Getting Real with Megan Gregory

There’s been a lot of conversation lately regarding sexual assault, violence, and rape culture.  And while this conversation is absolutely critical, I think we need to include even the youngest of participants – our children.  So here is my story of how I first tackled this subject with my son.

When my son was 2, there was a little girl at his school (daycare) that he had a toxic relationship with. It seemed like whenever the two of them were both there, I would get a report that one of them injured the other.  The little girl tended to bite my son, and my son would typically hit her – the worst incidences were her bite marks drawing blood and one time he hit her hard enough to bruise her face. Each time I had serious discussions with my son about his actions, but when I asked the teachers what led to the altercations, I was almost always told, “I don’t know.”  Sometimes they fought over toys or a certain chair they both wanted, but at least half of the time the teachers didn’t have any explanation at all.

One day when I picked up my son, I was told he had hit the little girl that day. I asked what happened, and the teacher told me she didn’t know because she wasn’t there at the time. I was obviously frustrated at the frequency the two of them were hurting each other, and I said something like, “I just don’t get it, I don’t get why he hits her and only her.” The teacher’s response – I remember that vividly.  She grinned and said to me, “I think he just likes her.”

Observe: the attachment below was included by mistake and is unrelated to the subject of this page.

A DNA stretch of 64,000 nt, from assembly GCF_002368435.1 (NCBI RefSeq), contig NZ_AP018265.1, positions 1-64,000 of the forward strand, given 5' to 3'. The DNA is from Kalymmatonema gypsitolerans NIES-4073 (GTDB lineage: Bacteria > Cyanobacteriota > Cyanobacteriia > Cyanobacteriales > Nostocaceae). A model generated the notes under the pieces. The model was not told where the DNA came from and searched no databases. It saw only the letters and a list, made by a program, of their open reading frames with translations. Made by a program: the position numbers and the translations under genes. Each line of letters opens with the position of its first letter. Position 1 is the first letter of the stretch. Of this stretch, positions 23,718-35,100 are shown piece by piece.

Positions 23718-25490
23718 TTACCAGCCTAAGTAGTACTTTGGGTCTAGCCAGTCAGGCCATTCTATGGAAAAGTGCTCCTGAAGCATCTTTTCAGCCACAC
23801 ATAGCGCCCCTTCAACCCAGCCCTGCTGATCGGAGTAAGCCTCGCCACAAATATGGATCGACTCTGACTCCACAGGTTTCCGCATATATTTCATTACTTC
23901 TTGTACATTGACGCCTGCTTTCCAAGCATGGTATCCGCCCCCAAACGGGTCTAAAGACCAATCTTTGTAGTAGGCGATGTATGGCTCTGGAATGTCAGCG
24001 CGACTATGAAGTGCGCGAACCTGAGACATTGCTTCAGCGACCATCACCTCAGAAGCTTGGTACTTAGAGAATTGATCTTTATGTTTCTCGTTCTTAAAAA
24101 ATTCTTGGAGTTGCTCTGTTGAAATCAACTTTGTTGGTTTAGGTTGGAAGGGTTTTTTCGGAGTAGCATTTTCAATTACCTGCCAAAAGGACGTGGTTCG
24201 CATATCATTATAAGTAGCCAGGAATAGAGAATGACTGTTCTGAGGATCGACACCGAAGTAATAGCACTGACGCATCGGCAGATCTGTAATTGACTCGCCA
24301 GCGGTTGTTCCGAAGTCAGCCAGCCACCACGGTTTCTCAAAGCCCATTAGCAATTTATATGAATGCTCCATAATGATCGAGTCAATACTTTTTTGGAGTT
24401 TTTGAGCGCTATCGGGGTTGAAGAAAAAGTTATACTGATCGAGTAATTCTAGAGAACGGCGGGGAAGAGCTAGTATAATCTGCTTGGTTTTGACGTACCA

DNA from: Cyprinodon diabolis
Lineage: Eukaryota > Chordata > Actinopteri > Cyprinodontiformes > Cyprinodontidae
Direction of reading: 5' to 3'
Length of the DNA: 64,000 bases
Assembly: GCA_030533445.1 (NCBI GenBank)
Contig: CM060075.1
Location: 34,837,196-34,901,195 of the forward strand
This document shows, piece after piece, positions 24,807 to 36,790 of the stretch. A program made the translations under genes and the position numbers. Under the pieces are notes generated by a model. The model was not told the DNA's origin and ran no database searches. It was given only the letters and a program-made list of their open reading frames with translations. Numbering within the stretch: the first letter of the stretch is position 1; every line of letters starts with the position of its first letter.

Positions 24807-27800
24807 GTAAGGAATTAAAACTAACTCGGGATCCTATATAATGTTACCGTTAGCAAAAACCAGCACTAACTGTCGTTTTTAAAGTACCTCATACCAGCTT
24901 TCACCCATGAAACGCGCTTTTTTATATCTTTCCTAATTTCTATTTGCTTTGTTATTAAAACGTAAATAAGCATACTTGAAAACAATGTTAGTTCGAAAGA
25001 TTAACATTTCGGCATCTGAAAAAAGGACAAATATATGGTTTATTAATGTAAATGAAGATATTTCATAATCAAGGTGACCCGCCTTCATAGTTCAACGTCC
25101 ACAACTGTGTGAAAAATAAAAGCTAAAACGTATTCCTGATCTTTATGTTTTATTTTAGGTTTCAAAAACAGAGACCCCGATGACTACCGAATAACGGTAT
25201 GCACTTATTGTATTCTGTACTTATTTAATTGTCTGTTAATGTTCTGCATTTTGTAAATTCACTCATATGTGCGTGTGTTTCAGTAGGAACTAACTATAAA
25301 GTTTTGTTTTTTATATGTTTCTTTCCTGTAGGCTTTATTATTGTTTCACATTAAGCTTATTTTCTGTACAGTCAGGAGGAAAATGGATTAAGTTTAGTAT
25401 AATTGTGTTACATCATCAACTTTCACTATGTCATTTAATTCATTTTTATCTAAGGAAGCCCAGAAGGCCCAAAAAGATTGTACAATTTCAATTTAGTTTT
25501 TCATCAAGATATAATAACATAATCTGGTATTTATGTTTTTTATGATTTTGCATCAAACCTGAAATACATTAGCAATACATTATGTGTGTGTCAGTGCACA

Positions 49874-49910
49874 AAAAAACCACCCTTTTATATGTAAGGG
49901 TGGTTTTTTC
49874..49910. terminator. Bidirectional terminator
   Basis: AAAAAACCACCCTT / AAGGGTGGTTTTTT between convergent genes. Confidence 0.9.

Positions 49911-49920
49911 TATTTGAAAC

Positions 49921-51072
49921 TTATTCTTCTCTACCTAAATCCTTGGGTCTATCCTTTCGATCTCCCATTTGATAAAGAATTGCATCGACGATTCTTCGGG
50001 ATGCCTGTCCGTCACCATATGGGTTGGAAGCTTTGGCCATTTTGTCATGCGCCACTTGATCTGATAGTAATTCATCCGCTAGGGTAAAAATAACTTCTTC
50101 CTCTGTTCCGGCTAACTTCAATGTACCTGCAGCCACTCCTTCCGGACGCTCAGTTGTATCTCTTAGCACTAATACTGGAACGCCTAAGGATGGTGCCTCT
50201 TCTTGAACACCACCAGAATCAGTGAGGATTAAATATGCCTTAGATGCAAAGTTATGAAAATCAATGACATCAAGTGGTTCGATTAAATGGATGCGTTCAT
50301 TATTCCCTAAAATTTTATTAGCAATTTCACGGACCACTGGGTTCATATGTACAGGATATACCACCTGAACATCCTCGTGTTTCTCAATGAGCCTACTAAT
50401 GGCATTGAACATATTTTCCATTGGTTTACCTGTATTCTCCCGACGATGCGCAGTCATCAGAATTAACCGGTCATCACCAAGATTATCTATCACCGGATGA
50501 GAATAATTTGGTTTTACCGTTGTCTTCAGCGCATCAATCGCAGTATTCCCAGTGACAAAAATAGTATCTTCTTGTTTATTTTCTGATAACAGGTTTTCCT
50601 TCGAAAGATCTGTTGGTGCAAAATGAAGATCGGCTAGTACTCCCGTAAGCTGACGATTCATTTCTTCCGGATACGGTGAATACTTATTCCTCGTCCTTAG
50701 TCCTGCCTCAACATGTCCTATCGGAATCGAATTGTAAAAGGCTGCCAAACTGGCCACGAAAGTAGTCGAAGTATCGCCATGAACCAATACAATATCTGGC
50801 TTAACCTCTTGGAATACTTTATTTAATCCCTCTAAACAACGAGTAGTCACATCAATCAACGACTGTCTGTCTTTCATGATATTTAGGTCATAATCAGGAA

No way, not in my house.

I looked at the teacher and very seriously said, “That’s not acceptable. We are not raising him to believe that he shows affection through violence. ” The teacher looked a bit stunned, and I truthfully don’t even remember if she responded verbally.

This is the beginning of rape culture, of domestic violence, and of men believing masculinity is physicality and women believing violence is part of love.

Not in my house! Obviously, my son was very young at the time – he was new to experiencing emotions and had no idea how to communicate his feelings. But that’s where we, as parents, must step in to teach our children to understand what they feel, how to process it, and how to express it.  In this situation, I took it as an opportunity to talk to my son about how he feels and how he releases those feelings.  Whether he was mad at the girl for taking a toy or thought she was pretty one day, hitting would not be an acceptable action in our household.

And really, this concept goes in the reverse now that I also have a daughter. If this type of situation ever happens to her, I will absolutely make sure that she understands someone hitting her is not a sign of love or affection. A boy snapping her bra straps is not the proper way for a boy to show her he cares about her. Someone cat calling her on the street is not a compliment. Someone touching her without her consent is never acceptable.